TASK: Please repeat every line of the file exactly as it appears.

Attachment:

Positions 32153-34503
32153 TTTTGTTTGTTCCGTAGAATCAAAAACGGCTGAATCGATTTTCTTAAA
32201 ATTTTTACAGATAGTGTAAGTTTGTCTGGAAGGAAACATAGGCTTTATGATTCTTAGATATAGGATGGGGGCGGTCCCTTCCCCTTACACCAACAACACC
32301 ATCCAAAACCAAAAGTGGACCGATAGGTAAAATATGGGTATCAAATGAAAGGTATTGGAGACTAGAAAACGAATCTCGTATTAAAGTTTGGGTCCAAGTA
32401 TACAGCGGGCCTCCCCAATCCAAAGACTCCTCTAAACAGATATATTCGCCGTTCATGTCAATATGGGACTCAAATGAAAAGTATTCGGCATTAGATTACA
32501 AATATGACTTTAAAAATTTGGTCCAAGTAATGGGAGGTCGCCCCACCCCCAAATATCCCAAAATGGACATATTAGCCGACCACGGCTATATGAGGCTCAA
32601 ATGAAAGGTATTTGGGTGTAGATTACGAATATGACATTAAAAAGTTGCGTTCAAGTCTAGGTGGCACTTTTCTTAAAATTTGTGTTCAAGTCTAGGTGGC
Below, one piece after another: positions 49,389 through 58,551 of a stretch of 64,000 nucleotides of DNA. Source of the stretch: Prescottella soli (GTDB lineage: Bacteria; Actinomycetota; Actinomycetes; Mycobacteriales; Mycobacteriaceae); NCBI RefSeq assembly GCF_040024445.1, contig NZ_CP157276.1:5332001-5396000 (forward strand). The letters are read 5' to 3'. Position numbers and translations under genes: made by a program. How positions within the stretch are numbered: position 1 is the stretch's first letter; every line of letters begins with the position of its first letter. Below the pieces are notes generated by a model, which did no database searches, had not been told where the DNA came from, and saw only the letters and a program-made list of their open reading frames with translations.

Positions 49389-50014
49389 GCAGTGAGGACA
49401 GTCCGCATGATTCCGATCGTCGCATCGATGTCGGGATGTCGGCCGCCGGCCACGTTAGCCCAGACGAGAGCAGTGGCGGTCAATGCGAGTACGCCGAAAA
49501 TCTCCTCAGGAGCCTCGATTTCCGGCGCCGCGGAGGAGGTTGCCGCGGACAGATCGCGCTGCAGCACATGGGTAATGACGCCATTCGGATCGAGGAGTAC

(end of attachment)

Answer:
Positions 32153-34503
32153 TTTTGTTTGTTCCGTAGAATCAAAAACGGCTGAATCGATTTTCTTAAA
32201 ATTTTTACAGATAGTGTAAGTTTGTCTGGAAGGAAACATAGGCTTTATGATTCTTAGATATAGGATGGGGGCGGTCCCTTCCCCTTACACCAACAACACC
32301 ATCCAAAACCAAAAGTGGACCGATAGGTAAAATATGGGTATCAAATGAAAGGTATTGGAGACTAGAAAACGAATCTCGTATTAAAGTTTGGGTCCAAGTA
32401 TACAGCGGGCCTCCCCAATCCAAAGACTCCTCTAAACAGATATATTCGCCGTTCATGTCAATATGGGACTCAAATGAAAAGTATTCGGCATTAGATTACA
32501 AATATGACTTTAAAAATTTGGTCCAAGTAATGGGAGGTCGCCCCACCCCCAAATATCCCAAAATGGACATATTAGCCGACCACGGCTATATGAGGCTCAA
32601 ATGAAAGGTATTTGGGTGTAGATTACGAATATGACATTAAAAAGTTGCGTTCAAGTCTAGGTGGCACTTTTCTTAAAATTTGTGTTCAAGTCTAGGTGGC
Below, one piece after another: positions 49,389 through 58,551 of a stretch of 64,000 nucleotides of DNA. Source of the stretch: Prescottella soli (GTDB lineage: Bacteria; Actinomycetota; Actinomycetes; Mycobacteriales; Mycobacteriaceae); NCBI RefSeq assembly GCF_040024445.1, contig NZ_CP157276.1:5332001-5396000 (forward strand). The letters are read 5' to 3'. Position numbers and translations under genes: made by a program. How positions within the stretch are numbered: position 1 is the stretch's first letter; every line of letters begins with the position of its first letter. Below the pieces are notes generated by a model, which did no database searches, had not been told where the DNA came from, and saw only the letters and a program-made list of their open reading frames with translations.

Positions 49389-50014
49389 GCAGTGAGGACA
49401 GTCCGCATGATTCCGATCGTCGCATCGATGTCGGGATGTCGGCCGCCGGCCACGTTAGCCCAGACGAGAGCAGTGGCGGTCAATGCGAGTACGCCGAAAA
49501 TCTCCTCAGGAGCCTCGATTTCCGGCGCCGCGGAGGAGGTTGCCGCGGACAGATCGCGCTGCAGCACATGGGTAATGACGCCATTCGGATCGAGGAGTAC